Bushfires pose a significant threat to Australia's regional areas. To minimise risk and increase resilience, communities need robust evacuation strategies that account for people's likely behaviour both before and during a bushfire. Agent-based modelling (ABM) offers a practical way to simulate a range of bushfire evacuation scenarios. However, the ABM should reflect the diversity of possible human responses in a given community. The Belief-Desire-Intention (BDI) cognitive model captures behaviour in a compact representation that is understandable by domain experts. Within a BDI-ABM simulation, individual BDI agents can be assigned profiles that determine their likely behaviour. Over a population of agents their collective behaviour will characterise the community response. These profiles are drawn from existing human behaviour research and consultation with emergency services personnel and capture the expected behaviours of identified groups in the population, both prior to and during an evacuation. A realistic representation of each community can then be formed, and evacuation scenarios within the simulation can be used to explore the possible impact of population structure on outcomes. It is hoped that this will give an improved understanding of the risks associated with evacuation, and lead to tailored evacuation plans for each community to help them prepare for and respond to bushfire.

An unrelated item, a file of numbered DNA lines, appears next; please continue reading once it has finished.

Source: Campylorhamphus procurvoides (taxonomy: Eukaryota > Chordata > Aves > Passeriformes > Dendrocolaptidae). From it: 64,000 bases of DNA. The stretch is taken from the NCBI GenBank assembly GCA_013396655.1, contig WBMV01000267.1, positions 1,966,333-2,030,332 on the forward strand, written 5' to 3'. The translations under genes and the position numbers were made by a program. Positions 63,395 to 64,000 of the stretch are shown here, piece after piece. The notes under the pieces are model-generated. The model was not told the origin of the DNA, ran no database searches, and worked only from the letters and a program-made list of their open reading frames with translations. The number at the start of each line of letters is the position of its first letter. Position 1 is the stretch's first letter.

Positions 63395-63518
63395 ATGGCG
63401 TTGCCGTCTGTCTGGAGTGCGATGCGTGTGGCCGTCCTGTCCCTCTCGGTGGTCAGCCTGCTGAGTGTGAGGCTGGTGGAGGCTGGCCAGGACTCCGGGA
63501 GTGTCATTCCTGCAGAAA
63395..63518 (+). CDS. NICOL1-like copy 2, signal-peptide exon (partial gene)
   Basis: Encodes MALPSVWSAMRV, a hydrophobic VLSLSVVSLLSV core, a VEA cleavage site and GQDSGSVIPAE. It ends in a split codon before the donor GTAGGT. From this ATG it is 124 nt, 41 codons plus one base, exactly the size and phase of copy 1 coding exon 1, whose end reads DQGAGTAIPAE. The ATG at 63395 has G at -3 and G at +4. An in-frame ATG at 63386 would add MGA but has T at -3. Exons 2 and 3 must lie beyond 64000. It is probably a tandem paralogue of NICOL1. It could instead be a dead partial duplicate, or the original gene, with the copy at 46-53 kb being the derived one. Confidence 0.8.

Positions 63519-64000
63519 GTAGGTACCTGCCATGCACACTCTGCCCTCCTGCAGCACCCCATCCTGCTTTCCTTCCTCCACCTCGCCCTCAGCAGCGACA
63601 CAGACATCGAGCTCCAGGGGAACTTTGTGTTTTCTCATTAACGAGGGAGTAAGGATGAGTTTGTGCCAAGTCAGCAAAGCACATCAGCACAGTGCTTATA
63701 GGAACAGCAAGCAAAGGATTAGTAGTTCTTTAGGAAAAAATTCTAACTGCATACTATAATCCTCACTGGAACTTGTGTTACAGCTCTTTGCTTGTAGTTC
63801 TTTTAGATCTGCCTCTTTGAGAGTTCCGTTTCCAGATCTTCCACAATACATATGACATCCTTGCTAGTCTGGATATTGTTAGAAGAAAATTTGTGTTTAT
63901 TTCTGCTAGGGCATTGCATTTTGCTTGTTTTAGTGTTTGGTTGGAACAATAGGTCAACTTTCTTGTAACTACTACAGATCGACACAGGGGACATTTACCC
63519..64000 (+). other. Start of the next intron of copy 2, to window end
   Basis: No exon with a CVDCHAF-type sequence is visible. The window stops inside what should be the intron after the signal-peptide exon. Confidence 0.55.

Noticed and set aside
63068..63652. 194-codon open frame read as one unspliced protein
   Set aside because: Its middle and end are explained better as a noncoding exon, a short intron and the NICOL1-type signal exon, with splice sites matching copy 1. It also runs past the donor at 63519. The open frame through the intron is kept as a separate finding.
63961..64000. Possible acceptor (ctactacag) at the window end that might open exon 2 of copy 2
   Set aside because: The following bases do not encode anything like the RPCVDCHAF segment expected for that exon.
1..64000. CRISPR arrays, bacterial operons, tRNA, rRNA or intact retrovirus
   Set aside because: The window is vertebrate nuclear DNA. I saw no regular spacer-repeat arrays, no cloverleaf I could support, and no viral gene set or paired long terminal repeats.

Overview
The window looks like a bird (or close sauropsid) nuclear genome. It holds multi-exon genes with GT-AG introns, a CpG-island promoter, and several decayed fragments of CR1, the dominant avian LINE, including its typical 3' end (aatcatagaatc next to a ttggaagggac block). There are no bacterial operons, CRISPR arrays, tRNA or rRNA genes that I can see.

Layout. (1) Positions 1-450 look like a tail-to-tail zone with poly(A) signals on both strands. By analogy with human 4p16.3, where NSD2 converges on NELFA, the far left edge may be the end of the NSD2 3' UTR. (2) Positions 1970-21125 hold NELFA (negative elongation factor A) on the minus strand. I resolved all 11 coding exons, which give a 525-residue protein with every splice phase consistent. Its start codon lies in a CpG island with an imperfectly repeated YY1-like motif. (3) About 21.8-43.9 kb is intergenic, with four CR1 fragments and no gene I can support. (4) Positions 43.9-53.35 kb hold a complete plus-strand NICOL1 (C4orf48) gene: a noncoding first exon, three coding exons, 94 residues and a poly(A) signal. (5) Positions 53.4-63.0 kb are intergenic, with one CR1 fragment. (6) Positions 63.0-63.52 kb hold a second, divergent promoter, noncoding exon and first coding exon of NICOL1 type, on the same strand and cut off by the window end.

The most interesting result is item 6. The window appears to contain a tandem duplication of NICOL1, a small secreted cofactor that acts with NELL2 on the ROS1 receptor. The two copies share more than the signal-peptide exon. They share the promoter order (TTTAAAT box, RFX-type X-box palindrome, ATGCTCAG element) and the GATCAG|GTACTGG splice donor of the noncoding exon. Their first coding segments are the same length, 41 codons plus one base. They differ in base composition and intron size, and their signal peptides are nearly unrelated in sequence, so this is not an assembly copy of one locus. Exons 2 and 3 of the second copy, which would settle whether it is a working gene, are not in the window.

A 20-Year Community Roadmap for Artificial Intelligence Research in the US Artificial Intelligence